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il4

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Posts posted by il4

  1. Originally posted by il4+May 07, 2007 11:23 am-->
    QUOTE (il4 @ May 07, 2007 11:23 am)
    Base on my personal experience on a scale of 10, I rate TT900 and BT39 @ 8 in terms of value, base on Grip, mileage and Prices

     

    Vee Rubber and Pirelli City Demon probably score 3 or 4.[/b]

     

  2. Originally posted by d0n^@May 03, 2007 04:28 am

    hey guys

    i would like to seek some reviews/comments on the following tyres which came along w/ my bike when i bought it

     

    - Vee Rubber

    - Pirelli City Demon

     

    i dont really have a clue on these 2 brands and models as the only tyres i've used before are Dunlop TT900 and Batalax 039 & 090

    :cheeky:

     

    thanks alot~

    Base on my personal experience on a scale of 10, I rate TT900 and BT39 @ 8 in terms of value, base on Grip, mileage and Prices

     

    Vee Rubber and Pirelli City Demon probably score 3 or 4.

  3. Originally posted by CrossOver@February 28, 2007 09:20 am

    The price U guys quote are for the front brake right? Meaning left and right?? Cos i need to change also.. If both left and right for EBC is $50 i guess its quite affordable since braking is very important to me and i seldom use my rear brake unless emergency..

    BRAKING® STREET HIGH-PERFORMANCE BRAKE PADS

     

    http://www.psndealer.com/dealersite/images/ec0285/31-612S.jpg

     

    All Braking® CM55 brake pads are asbestos and nickel free

    Other brake companies stress friction over other performance factors — Braking® uses an organic base material for outstanding friction along with a soft, non-aggressive metal that allows the pad to glide on the disc, providing better control

    All Braking® brake pads are compatible with cast iron, stainless steel and Carbiron® materials and, when used with Braking® rotors, provide the greatest control and braking power available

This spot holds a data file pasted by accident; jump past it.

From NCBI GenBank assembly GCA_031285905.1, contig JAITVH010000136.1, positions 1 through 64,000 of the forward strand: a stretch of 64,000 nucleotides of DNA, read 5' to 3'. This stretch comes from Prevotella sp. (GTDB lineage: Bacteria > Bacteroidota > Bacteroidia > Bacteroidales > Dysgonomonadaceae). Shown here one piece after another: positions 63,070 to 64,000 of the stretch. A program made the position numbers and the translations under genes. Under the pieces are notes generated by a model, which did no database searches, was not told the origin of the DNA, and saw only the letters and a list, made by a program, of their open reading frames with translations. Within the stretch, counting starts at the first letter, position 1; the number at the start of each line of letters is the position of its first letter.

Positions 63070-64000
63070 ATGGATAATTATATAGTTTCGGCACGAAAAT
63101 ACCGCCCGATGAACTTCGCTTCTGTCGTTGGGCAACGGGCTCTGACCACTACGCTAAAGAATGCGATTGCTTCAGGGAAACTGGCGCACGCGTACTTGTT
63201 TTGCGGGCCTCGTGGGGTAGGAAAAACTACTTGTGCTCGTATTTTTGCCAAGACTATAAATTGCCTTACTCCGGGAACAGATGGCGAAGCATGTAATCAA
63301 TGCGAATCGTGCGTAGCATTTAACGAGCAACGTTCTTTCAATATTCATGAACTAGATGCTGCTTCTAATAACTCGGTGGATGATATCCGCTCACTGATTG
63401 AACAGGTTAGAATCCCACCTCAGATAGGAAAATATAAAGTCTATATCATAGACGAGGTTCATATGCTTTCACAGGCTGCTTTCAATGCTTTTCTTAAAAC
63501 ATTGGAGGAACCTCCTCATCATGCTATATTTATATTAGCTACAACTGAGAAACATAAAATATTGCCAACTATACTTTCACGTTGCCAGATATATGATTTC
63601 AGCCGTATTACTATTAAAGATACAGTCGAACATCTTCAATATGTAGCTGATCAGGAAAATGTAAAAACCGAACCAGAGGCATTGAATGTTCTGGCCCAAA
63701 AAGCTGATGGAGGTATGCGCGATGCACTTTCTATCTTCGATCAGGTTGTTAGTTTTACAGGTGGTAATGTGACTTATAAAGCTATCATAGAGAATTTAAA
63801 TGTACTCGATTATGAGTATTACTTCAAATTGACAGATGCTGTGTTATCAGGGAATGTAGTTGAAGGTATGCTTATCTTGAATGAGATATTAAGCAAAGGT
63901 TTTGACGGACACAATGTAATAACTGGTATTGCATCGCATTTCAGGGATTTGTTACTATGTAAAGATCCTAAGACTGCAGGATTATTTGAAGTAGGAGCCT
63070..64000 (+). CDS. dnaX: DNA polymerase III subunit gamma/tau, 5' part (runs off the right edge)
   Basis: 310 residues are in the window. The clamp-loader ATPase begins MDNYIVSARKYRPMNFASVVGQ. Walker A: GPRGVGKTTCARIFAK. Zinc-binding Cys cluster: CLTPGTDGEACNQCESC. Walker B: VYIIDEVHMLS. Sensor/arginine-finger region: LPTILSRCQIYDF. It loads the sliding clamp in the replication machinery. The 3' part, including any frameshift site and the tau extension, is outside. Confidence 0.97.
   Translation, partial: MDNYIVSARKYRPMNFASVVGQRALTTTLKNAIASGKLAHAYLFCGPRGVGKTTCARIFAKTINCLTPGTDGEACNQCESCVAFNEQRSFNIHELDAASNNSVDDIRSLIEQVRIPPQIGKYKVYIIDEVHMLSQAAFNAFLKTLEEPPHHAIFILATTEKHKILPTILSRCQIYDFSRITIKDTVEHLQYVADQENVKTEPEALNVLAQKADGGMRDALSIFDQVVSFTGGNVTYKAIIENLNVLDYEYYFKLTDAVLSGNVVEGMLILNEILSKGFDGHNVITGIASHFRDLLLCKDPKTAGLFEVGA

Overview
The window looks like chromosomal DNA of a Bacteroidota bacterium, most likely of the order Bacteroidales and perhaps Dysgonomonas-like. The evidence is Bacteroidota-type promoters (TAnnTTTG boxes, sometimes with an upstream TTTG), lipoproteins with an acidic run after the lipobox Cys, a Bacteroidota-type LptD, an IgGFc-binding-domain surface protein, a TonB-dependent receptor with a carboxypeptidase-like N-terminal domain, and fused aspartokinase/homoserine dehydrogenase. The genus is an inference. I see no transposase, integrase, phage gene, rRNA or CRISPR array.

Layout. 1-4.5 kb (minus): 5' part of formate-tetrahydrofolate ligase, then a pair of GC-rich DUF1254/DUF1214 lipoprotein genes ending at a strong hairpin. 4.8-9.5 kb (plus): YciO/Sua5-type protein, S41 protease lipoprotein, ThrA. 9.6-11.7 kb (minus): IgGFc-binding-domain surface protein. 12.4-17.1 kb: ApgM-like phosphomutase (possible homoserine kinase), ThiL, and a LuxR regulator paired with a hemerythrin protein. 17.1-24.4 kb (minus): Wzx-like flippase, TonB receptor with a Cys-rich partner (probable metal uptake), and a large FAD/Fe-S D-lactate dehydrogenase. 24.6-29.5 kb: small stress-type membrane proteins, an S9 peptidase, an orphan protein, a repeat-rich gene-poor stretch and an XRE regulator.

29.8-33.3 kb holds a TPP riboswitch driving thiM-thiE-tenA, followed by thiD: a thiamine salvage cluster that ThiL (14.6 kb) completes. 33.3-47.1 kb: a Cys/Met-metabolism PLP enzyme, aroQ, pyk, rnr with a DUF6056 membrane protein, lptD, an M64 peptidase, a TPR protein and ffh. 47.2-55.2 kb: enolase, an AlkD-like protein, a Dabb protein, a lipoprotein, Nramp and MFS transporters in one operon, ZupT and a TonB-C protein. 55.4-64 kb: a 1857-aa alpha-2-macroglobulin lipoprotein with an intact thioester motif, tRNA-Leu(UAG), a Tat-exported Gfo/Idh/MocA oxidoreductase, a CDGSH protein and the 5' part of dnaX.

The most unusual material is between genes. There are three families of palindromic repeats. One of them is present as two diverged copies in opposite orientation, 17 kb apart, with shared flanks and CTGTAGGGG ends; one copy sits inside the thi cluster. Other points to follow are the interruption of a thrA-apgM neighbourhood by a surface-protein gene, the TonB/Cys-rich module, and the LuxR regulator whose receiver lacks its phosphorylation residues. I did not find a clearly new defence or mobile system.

SINTERED METAL PADS

     

    CM55 sportbike pads are a sintered mixture designed to give power and longevity

    CM55 pads offer strong power, stability and improved brake modulation and feel

    These pads work best in excess of 1300° degrees without fading

     

    $58 x 2 for the front

  4. Originally posted by OFFICIAL@January 27, 2007 05:14 am

     

    am thinking relaying most of the electric to the sparks any suggestion?

    reducing powers from head lights now. any idea any other place where i can cut power from?

    Oxidation encourages resistance.

  5. I have reasons to believe that u guys doesnt own a restricted model. Therefore theres absolutely no need to change your CDI, whatever color it is, that CDI will not make it any faster.

     

    Perhaps you might wanna nudge Factory Pro to produce 2 - 4 degree ignition advancer.

     

    Given that the rider usually operate the throttle at 1/2 position or less all the time, this is where you see the most gain.

  6. Originally posted by SK I@January 10, 2007 02:58 pm

    Thanks! Will take note on this...

    What are the most wear and tear parts on this bike besides tire and bike chain?

    Inlet & Exhaust Cams together with Rocker Arms.

     

    Synthetic Oil helps to reduce the rate of wear.

  7. Originally posted by SK I@January 10, 2007 02:33 am

    Then what is the recommended front and rear suspension setting for a 60kg rider? And I'm below 1.6m...the bike can be lowered right?

    I know that the stock spring might not be the most ideal weight, but for a starter you can try Laden Sag of 35mm front and 30mm rear.

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